LePage on Fox News: Obamacare has been ‘stealing from the American people’

Good morning from Augusta. Gov. Paul LePage started today in the national media spotlight with an appearance on Fox & Friends.

LePage has been in Washington for several days meeting with President Donald Trump and Republican governors and leading a discussion about welfare reform at the Conservative Political Action Conference on Friday.

LePage’s national television appearance was brief and for the most part, the hosts fed him statements with which he could agree. For starters, he was asked if he supports Trump’s executive order — both the one he’s already issued and the revised one he is expected to issue Wednesday — that bans travel or immigration from certain countries.

“I support it very, very strongly,” said LePage. “We have recently had a terrorist in our state. It’s about safety in my mind. We all want immigration to continue but we want to make sure it’s done safely. I just want people to be vetted properly.”

LePage was presumably referring to a Freeport man, Adnan Fazeli, who traveled to Syria in 2014 to fight for Muslim extremists on behalf of the Islamic State. Fazeli, who died in 2015 while fighting in Lebanon, did not take part in any terrorist activity in Maine and his family alerted authorities about their concerns that he had become radicalized.

The governor and the show’s hosts did not mention that neither Trump ban would target people coming to the U.S. from Saudi Arabia, which is where most of the Sept. 11, 2001, terrorists who traveled through Maine held citizenship.

LePage was then asked about Trump’s upcoming budget proposal, which reportedly will boost defense department spending and not touch Medicare or Social Security. LePage said Congress should act to return Social Security funds that were appropriated to the Affordable Care Act.

“What they should be doing with Medicare is return the $800 billion they stole to put into Obamacare,” he said. “I really do believe that it was stealing from the American people. The American people have been paying into this program.”

LePage was then asked about his fiscal management of Maine in a question bred from an analysis posted by the Bangor Daily News on Sunday about the fact that the Maine treasurer’s cash pool has topped a monthly average of $1 billion for the first time in history.

However, the Fox hosts said inaccurately that the $1 billion sits in Maine’s rainy day fund. LePage appeared to be surprised by the question and its premise.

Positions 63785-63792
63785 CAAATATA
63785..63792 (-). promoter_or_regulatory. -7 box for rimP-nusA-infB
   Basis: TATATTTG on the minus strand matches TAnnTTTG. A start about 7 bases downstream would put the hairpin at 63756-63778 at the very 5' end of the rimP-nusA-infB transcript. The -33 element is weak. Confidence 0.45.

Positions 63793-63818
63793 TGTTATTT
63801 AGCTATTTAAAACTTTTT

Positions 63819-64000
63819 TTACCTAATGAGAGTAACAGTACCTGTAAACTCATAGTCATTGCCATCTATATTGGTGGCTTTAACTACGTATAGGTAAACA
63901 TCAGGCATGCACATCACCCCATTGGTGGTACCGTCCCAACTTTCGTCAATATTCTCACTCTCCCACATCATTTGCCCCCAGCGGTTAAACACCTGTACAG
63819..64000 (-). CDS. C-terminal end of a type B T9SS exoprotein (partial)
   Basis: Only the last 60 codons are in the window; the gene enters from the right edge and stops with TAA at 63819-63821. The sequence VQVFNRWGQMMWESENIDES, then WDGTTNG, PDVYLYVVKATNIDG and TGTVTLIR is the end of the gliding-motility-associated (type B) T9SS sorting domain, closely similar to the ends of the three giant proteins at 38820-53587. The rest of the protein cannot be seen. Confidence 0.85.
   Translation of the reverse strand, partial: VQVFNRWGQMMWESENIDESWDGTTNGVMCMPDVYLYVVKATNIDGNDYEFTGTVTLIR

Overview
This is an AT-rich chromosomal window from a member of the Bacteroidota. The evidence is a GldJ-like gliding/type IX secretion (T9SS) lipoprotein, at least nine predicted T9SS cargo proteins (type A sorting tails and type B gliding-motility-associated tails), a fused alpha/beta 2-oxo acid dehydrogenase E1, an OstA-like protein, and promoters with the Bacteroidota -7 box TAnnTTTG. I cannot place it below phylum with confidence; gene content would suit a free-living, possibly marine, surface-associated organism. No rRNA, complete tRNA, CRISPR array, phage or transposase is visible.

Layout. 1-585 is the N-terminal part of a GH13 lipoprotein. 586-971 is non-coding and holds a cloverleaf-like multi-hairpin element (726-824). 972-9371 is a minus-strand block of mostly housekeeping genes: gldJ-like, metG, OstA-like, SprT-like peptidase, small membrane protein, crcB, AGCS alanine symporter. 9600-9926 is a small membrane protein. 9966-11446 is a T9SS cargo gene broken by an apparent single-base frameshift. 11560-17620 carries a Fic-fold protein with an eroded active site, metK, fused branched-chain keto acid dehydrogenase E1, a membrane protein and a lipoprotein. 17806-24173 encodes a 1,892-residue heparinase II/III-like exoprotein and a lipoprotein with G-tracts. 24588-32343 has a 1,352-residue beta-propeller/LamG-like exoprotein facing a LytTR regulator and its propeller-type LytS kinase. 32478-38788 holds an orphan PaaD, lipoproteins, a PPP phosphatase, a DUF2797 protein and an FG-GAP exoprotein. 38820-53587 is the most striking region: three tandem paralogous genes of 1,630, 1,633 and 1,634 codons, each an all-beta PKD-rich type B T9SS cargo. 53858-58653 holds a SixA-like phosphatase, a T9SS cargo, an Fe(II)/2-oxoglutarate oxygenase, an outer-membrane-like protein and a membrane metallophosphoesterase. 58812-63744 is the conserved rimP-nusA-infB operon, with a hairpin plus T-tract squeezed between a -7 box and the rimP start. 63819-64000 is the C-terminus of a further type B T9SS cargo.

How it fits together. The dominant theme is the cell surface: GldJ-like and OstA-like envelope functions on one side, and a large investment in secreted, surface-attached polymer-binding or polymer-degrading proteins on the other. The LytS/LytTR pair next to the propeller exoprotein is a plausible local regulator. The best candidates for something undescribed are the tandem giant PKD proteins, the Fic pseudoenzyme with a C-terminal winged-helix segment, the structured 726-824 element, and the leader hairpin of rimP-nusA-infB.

“I don’t spend a whole lot,” he said of the state budget. “I only spend what I need to.”

Finally, LePage said he supports a repeal and replacement of the Affordable Care Act and suggested that Trump’s preference for block grants and letting states use the money to create their own health care programs would benefit Maine.

“One size does not fit all,” he said. “Every state has their unique dynamics. The state of Maine is the oldest state in the country and so we need to have our own program that we can design to fit our state.” — Christopher Cousins

King ‘deeply disturbed’ by reported Trump administration actions on Russia

Earlier this month, Maine’s U.S. senators had been united on the thought that their Senate Intelligence Committee was the proper venue for an investigation into Trump’s ties to Russia. But weekend events may have made that more tenuous

That’s after a Washington Post report that said the administration tried to enlist intelligence officials and the Republican chairs of the House and Senate intelligence committees to push back on news reports on that issue, which has been under review by intelligence agencies.

On Sunday, Sen. Angus King, an independent who caucuses with Democrats, said he was “deeply troubled” by the reports and said he’ll speak to Sen. Richard Burr, R-North Carolina, “to better understand what happened.”

King said the committee “must have credibility not only with our colleagues, but also with the American people” and “I will have serious concerns if it seems that we are no longer able to proceed in this manner.”